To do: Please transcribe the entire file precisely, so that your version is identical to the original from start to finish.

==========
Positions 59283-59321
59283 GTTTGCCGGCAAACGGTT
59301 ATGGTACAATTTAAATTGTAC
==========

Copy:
Positions 59283-59321
59283 GTTTGCCGGCAAACGGTT
59301 ATGGTACAATTTAAATTGTAC